TeBe versus the world : A light that never goes out

Charlottenburg’s Tennis Borussia might lurch from crisis to crisis but, says Titus Chalk, they have a heart big enough to beat the odds. 

Rebel, Rebel: Tennis Borussia Berlin
Rebel, Rebel: Tennis Borussia BerlinFoto: promo

It might pre-date his Berlin stay by two years, but David Bowie’s Rebel Rebel is the perfect song to be listening to whilst writing about Tennis Borussia Berlin. Because if anything sums up the experience of watching Charlottenburg’s sleeping giant on a chilly November weekend, it is the soul-warming thrill of defiance – against the creeping cold, against the bills piling up at the door, and against the merciless tides of progress, fashion and affection.

Since their heyday in the 1950s, when they were Berlin’s biggest club, TeBe have been plagued by financial difficulties that have caused them to oscillate violently between the highs of occasional second division involvement to the lows of their current berth in the sixth tier of German football. From what I saw during the visit of BSV Hürriyet-Burgund, they like to flirt with calamity on the pitch, too, and seem conditioned to do everything the hard way. They are not just an underdog, but a flea-bitten under-mongrel.

It is impossible not to sympathise with them, though. Surviving Berlin at this time of year is a battle for anyone. Scant sun breaks through the murk, the city looks like a pile of stones shrouded in sadness and people in the street refuse to share even a fleeting smile. When it gets that bad, fighting back is the only solution. For me, that meant pulling on some Lycra and cycling 16km to watch TeBe’s most recent home game, through the almost unending austerity of Berlin’s cold concrete.

TeBe’s Mommenstadion lies on the city’s industrial fringe, next to the defunct AVUS racetrack and a joyless sprawl of trade fair hangars. It is not promising terrain for a football club to flourish in and it is perhaps no surprise that I saw a sign for the Olympiastadion before even a hint of anything TeBe. A spurt up the motorway is a literal shortcut for those seeking sporting glory. But for those willing to follow the snaking cycle path to its conclusion there is an undeniably herzlich club to discover, teetering on the edge of oblivion, in the armpit of Berlin, in the shadow of the wrong TV tower for anyone to care.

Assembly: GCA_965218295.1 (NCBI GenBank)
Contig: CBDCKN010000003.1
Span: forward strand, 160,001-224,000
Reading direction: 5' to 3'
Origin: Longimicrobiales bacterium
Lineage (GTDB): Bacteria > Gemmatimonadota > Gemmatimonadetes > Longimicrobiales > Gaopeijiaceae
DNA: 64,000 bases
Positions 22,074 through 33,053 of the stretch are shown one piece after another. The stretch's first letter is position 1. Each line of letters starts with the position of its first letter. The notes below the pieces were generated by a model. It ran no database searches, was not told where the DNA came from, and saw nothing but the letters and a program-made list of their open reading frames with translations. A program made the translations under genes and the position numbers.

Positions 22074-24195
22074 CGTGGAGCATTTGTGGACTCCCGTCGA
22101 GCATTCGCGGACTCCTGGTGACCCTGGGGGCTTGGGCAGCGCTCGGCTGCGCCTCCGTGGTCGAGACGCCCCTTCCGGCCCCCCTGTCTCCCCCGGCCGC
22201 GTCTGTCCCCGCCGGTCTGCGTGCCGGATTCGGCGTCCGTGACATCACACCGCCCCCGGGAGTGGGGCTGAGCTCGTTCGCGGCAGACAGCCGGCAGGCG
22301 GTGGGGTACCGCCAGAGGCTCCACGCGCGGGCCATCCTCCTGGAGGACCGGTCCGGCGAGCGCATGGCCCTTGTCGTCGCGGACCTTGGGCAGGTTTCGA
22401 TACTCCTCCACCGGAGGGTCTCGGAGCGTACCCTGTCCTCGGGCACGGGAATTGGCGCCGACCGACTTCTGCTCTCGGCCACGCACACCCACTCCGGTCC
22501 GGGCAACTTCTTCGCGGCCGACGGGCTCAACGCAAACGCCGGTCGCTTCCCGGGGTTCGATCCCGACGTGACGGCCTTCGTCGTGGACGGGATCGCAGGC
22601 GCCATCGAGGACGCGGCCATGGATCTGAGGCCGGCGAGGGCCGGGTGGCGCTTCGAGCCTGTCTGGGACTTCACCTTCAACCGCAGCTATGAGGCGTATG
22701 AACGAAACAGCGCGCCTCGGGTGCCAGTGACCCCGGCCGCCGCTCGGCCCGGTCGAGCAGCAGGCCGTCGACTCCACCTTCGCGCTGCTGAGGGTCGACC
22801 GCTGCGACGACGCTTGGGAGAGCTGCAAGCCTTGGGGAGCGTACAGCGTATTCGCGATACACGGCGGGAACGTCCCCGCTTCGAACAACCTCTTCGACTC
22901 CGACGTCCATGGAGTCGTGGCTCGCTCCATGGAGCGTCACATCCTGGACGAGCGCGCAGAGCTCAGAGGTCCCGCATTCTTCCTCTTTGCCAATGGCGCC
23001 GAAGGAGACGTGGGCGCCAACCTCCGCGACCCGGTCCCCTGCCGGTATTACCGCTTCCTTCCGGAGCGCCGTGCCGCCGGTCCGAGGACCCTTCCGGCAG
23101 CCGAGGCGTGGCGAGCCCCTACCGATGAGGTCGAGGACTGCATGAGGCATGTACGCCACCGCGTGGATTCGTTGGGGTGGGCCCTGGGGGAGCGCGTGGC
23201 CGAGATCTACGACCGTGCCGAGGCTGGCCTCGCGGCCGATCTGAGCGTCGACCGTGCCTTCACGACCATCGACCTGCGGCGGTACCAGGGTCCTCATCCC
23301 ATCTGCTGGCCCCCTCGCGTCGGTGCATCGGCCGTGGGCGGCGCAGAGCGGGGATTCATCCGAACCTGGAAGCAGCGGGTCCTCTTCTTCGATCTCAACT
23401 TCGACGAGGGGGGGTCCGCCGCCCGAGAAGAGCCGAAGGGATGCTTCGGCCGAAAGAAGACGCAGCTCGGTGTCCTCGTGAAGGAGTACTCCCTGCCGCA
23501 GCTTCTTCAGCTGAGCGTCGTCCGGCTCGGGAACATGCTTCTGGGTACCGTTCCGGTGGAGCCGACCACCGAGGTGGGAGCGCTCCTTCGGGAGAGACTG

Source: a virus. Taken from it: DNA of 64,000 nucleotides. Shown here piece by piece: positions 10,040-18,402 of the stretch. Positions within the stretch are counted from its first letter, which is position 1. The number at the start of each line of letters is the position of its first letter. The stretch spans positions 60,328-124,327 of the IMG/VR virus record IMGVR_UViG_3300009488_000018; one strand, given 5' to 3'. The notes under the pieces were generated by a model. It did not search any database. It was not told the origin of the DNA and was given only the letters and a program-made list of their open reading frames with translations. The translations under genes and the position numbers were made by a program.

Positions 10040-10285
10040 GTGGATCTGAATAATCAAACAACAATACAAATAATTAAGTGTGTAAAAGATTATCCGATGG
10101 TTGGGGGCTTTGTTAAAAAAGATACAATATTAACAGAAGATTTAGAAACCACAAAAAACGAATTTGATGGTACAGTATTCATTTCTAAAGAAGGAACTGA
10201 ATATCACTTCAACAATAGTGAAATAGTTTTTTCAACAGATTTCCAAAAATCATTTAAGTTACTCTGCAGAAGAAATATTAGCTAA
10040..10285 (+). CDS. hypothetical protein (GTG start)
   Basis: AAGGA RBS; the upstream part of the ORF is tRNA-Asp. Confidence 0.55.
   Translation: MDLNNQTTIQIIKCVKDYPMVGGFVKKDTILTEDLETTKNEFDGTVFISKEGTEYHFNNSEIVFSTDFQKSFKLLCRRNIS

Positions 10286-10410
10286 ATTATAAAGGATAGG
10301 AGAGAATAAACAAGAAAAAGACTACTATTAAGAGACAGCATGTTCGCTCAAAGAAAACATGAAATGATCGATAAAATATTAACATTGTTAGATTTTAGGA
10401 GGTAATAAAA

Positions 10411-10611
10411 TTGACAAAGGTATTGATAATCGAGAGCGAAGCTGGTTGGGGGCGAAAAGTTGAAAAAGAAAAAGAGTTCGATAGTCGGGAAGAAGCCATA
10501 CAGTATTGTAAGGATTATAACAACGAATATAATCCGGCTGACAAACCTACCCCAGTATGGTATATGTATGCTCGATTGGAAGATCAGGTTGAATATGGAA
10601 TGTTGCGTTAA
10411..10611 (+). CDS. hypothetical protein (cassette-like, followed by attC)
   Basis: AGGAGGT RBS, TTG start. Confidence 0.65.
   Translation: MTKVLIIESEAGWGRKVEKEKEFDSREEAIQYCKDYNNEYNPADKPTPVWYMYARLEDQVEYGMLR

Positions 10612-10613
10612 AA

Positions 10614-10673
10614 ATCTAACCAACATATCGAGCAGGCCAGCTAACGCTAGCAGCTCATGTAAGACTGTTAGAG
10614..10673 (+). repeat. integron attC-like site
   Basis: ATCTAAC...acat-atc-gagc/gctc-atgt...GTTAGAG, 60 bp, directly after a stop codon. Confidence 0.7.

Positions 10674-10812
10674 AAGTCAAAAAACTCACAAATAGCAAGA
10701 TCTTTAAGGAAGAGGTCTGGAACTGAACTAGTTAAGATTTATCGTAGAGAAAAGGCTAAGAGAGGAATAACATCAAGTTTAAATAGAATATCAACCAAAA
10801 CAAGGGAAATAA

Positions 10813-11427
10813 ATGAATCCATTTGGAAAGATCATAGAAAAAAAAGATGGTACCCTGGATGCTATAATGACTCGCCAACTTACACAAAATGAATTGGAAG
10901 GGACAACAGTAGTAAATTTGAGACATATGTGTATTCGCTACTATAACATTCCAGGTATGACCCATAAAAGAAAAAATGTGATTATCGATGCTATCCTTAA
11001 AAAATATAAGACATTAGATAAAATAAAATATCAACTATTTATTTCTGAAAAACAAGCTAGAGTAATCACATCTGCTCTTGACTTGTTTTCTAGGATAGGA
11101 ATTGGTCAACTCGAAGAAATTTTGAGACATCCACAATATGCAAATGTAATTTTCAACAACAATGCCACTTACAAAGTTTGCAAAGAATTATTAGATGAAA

The club’s supporters have become humble over the years, as their number has dwindled and their status diminished. By rights, with a wing dedicated entirely to ping-pong, TeBe should be the hippest club in the capital. Instead, mostly middle-aged fans shuffle on to the terrace wearing purple hats and scarves almost apologetically, as if they are too vivid for the surroundings or too ostentatious a symbol of hope. 

“The one thing about TeBe is, you can always guarantee there will be goals,” explains a chap next me, with a self-deprecating chuckle. The club’s defenders he warns me are, “almost as bad as Per Mertesacker”. And a frantic first half proves him right, especially when the left-back hobbles off with a nasty-looking groin strain and another defender picks up a red card for a conceding a penalty. TeBe’s response is to chuck everything forward, including sturdy substitute striker Seyed Dejagah, who appears built for comfort rather than speed. His strike on the stroke of half-time though gives the home side an unlikely 3-2 lead – and suddenly those scarves in the stands are being worn more light-heartedly. And despite the cold, shoulders straighten, and hands emerge from pockets for a rousing round of applause.

The second half is even more remarkable: TeBe, despite being a man down, defend brilliantly. They are compact, goalkeeper Dennis Rahden performs heroics and Dejagah, playing up front alone, batters the Bergund defence. No-one can quite believe what they are seeing – a spark in the gathering dark that won’t go out. 

Soon, it is 4-2. The Tannoy announcer, who has braved embarrassment all afternoon with the customary German call and response for every home goal, is rewarded for his courage with as good a roar as the sparse crowd can muster. In an echoing stand, when properly roused, it is impressive how loud 212 people can be.

Then, in the 88th minute, Tom Kirstein, who has defended doggedly all game, somehow latches on to a corner with a wildly improvised bicycle kick that sails into the back of the net, illuminating the Berlin night.  It is a final triumphant moment of contrariness, kicking against what should be expected from ten men in the dying moments of a in the sixth-division football match. Much hand-shaking and back-slapping follows amongst the fans, who can’t quite believe their luck. Like all good fans however, they will tell themselves no luck was involved, that their team simply played as they should. And that as fans they were there to witness it as they should.

You had to be there. You really did. Because the TV cameras were not. This was a moment for a tiny group of believers to share, an eloquent, ephemeral plea with a flying boot for a club’s very existence. TeBe refuse to be victims to fortune and so do their fans – even if a road sign to the stadium might help their cause.

It would be infinitely sad for Berlin football if the club were to melt away in obscurity and the Mommenstadion were to languish like the AVUS grandstand a few hundred metres away. TeBe have too much heart to know when they are down and out and that is something delightfully infectious. It is enough to keep you warm on a long bike ride home, even when lost in Wilmersdorf. It is enough to splash a little colour on drab November Berlin. And it is enough to prompt a smile when you pull a crumpled ticket out of your pocket the next day, which reads: “Fussball, Freunde, Rock n Roll”. Rebel, rebel indeed.